Print66 Frequently Asked Questions

  1. Features
    1. Can I use Print66 to print from a Macintosh to another computer via TCP/IP ?
    2. What have I to do if my machines have dynamic IP addresses ?
    3. Can I use it to generate PDF files ?
  2. Troubleshooting with some printers
    1. How do I get the right settings for a serial printer ?
    2. Why can't I make it work with my Apple printer ?
    3. Why can't I print using USB ?
    4. Why do I have Postscript errors ?

1 Features

1.1 Can I use Print66 to print from a Macintosh to another computer via TCP/IP ?

No. I have to remind you that Print66 is a print server not a print client... Print 66 can be used to print from a remote client to a printer attached to the Macintosh, not the reverse.

To print via TCP/IP from a Mac, the only free print client on the Mac that I know is Apple's Laserwriter 8.5.1 (or later) which can handle Postscript printer (see Print66 homepage at the section "What to do on another Macintosh to set it up as a client").

If you want to print to a non Postscript printer and you have access to an Unix or a Windows machine, you might consider setting up it as a print server, and use the Ghostscript application. I have successfully tested the REDMON utility in Windows environment. Denver Technology's build of PCL3 may be easier to install.

1.2 What have I to do if my machines have dynamic IP addresses ?

TCP/IP implies addressing to a machine using a TCP/IP numerical address. If the Mac running Print66 uses DHCP or PPP to get its TCP/IP parameters, its TCP/IP address may change from day to day, and remote hosts would have difficulties knowing to which IP address they have to send their print data.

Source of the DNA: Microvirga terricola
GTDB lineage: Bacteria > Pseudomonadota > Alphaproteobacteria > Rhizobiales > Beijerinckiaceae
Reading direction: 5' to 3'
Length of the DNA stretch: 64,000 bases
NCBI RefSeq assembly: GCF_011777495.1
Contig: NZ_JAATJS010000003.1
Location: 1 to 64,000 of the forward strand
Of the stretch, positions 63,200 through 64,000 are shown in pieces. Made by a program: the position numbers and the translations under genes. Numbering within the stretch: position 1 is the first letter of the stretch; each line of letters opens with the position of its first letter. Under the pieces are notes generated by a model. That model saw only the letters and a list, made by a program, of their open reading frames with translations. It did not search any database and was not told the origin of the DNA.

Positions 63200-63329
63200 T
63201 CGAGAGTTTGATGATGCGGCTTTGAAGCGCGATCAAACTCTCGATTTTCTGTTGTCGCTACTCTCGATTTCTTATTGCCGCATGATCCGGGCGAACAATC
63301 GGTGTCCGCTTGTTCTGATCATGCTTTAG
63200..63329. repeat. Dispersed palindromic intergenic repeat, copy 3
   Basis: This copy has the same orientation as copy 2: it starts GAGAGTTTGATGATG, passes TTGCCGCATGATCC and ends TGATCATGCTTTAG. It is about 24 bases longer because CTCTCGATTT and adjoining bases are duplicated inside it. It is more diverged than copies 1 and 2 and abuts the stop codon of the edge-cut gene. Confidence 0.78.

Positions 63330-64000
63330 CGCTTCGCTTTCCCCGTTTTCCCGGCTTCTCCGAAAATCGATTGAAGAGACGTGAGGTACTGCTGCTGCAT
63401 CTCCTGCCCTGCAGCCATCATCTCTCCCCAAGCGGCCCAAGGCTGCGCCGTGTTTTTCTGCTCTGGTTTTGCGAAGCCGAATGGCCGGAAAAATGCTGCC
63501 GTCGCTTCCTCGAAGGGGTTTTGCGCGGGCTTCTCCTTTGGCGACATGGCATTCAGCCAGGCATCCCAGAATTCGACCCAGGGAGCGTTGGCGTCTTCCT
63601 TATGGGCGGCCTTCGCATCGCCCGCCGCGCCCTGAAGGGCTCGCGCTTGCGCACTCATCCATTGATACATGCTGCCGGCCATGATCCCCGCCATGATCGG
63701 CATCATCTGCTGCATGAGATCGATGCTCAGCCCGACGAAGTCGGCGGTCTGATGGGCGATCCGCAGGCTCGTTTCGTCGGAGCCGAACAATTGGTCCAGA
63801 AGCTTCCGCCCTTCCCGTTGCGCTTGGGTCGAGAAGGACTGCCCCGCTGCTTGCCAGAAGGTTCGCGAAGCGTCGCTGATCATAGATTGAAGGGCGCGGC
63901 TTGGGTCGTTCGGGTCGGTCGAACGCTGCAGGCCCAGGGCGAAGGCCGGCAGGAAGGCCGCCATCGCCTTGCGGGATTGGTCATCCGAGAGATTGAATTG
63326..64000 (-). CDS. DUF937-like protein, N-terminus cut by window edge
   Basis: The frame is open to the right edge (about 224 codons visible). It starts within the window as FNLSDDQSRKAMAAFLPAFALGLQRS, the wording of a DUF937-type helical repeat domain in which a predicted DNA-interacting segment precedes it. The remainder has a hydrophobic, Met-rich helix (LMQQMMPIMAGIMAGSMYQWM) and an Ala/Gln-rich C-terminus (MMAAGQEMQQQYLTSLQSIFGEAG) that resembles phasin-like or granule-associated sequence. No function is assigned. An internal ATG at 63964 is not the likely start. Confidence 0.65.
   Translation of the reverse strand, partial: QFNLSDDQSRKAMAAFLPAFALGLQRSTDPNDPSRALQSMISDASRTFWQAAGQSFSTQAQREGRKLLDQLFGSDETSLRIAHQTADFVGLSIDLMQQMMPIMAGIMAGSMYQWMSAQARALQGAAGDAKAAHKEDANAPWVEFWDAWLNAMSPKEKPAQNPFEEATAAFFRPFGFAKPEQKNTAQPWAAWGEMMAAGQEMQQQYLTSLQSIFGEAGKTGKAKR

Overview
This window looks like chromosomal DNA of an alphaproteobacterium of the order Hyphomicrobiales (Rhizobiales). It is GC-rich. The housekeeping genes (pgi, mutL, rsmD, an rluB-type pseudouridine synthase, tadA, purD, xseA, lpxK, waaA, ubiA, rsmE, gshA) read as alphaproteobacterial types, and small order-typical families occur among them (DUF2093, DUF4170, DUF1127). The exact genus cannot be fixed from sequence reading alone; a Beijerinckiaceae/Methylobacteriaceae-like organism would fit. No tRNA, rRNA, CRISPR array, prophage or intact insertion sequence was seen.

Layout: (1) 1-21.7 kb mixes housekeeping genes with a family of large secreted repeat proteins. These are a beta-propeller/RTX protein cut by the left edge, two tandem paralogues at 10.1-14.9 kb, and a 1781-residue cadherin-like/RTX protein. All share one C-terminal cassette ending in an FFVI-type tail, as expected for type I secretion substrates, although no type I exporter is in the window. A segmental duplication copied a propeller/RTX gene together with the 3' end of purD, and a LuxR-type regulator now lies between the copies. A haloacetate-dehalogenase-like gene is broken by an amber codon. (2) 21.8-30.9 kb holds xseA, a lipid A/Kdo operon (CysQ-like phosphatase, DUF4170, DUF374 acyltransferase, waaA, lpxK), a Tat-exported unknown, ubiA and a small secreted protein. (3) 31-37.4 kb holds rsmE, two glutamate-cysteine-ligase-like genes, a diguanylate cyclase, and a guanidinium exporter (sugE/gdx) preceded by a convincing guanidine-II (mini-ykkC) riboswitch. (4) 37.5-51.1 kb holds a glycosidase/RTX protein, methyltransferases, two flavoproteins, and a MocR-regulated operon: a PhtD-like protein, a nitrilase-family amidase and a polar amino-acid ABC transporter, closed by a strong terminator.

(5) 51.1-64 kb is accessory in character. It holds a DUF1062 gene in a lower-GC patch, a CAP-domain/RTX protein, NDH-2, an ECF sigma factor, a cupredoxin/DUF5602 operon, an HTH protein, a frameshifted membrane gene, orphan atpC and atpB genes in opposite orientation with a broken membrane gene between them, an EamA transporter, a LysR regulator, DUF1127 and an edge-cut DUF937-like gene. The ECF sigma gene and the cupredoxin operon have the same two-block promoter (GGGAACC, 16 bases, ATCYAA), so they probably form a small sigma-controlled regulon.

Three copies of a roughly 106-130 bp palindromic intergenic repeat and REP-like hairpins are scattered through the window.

A similar problem applies to hosts you allow to print on your printers... You have to give fixed IP addresses or host names known by your DNS in the config file...

If you have a Domain Name Server (DNS) which handles dynamic DNS updates, you can use machine names. I know that Vicomsoft InterGate or Internet Gateway, ISC's DHCP server version 3 and Windows 2000 Server have this ability but haven't tested them.

On the Internet, you could use one of the services like DynDNS.

Yet, Print66 loads and resolves its config file at startup. So Print66 clients have to be correctly registered before it starts.

1.3 Can I use it to generate PDF files ?

This was a feature often asked for... People would like to "print" from a foreign host to a Mac running Print66, but would like to get an Adobe Acrobat PDF file instead of sending data to a real printer.

Basically, this means that the data have to be sent to Acrobat Distiller or Ghostscript.

This is how I did it :

I think the two last actions can be automated with AppleScript...

2 Troubleshooting with some printers

2.1 How do I get the right settings for a serial printer ?

One important thing to understand is that Print66 basic job is catching print data addressed via the network, and redirect it to the serial port... There is no sophisticated management done by the application : all the formatting is performed by the remote host which must have an adequate driver.